Objective and design: Free radicals/reactive oxygen species (ROS) are related to inflammation, aging, and cancer. However, living systems have essential antioxidant mechanisms by which these harmful radicals can be scavenged, i.e., free radical-scavenging activity (FRSA). We measured the circadian rhythm of such activities by detecting salivary FRSA in healthy adults, and also examined how salivary FRSA is affected by physical and mental activities, which included (1) ingestion of beverage, (2) exercise, (3) comfortable/uncomfortable stimulation, and (4) smoking.
Methods: FRSA was determined by using the DPPH (1,1'-diphenyl-2-picrylhydrazyl) method. Statistical analysis for experimentally obtained median values was carried out using the Wilcoxon signed rank test.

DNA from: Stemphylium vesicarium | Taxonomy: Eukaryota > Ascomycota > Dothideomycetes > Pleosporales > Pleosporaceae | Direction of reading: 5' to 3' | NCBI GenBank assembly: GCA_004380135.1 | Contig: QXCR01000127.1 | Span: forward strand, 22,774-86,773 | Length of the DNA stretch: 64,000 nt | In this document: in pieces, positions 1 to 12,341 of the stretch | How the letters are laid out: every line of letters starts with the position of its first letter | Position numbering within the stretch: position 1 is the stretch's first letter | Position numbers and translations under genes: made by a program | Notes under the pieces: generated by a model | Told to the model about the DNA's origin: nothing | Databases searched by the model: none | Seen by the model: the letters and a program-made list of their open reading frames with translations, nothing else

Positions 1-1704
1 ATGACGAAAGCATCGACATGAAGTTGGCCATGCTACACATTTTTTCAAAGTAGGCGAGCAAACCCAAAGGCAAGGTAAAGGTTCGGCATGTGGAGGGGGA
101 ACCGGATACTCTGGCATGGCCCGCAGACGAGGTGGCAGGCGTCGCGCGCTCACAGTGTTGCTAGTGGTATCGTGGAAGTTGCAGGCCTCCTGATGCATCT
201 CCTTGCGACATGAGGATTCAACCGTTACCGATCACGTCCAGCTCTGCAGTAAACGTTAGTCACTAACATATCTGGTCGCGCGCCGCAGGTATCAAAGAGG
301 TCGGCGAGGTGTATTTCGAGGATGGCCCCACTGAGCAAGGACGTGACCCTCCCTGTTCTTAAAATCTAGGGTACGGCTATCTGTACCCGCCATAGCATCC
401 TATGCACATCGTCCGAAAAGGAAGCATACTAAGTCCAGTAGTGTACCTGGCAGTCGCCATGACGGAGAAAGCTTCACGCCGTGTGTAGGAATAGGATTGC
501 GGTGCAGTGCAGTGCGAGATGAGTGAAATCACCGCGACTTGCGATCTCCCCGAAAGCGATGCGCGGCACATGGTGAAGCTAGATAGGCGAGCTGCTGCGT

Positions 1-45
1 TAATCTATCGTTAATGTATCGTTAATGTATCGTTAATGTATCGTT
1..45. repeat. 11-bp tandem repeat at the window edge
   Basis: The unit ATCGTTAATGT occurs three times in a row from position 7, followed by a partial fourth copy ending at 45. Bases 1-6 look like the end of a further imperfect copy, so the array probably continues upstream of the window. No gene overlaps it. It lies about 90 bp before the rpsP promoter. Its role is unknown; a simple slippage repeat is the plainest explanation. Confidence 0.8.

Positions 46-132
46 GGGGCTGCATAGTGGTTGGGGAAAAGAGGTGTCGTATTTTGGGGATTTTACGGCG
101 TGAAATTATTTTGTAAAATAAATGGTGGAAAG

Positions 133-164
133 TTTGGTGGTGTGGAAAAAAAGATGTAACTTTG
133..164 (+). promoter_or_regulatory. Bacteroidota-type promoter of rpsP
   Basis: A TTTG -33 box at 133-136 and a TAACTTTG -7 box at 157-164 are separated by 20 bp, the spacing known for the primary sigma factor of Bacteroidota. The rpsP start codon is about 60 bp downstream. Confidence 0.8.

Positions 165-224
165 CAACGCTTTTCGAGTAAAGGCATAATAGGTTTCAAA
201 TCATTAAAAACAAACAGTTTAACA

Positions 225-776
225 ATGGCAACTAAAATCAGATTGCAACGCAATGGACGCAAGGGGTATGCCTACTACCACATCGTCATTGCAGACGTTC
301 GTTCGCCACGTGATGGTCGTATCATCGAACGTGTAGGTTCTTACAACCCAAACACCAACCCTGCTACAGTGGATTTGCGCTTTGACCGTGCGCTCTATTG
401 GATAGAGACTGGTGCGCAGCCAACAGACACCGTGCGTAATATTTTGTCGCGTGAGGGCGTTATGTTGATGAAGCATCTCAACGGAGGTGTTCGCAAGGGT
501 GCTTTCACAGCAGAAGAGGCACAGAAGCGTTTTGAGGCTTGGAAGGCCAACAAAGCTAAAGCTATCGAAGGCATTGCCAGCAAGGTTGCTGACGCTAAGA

Results: In circadian rhythm, FRSA was increased by food ingestion and relaxation. As to the individual activities, green tea and coffee ingestion increased FRSA, whereas swimming (P < 0.05) and dance lessons (P < 0.01) decreased it. Watching an amusing video program (P < 0.001) or stimulation by a pleasant aroma (P < 0.01) increased FRSA. In contrast, an unpleasant odor had no effect on FRSA. FRSA decreased immediately after smoking (P < 0.05), but increased thereafter (P < 0.01).
Conclusion: Salivary FRSA was affected not only by physical activities, but also by mental activities. It may be a parameter for reflecting the health status of individuals.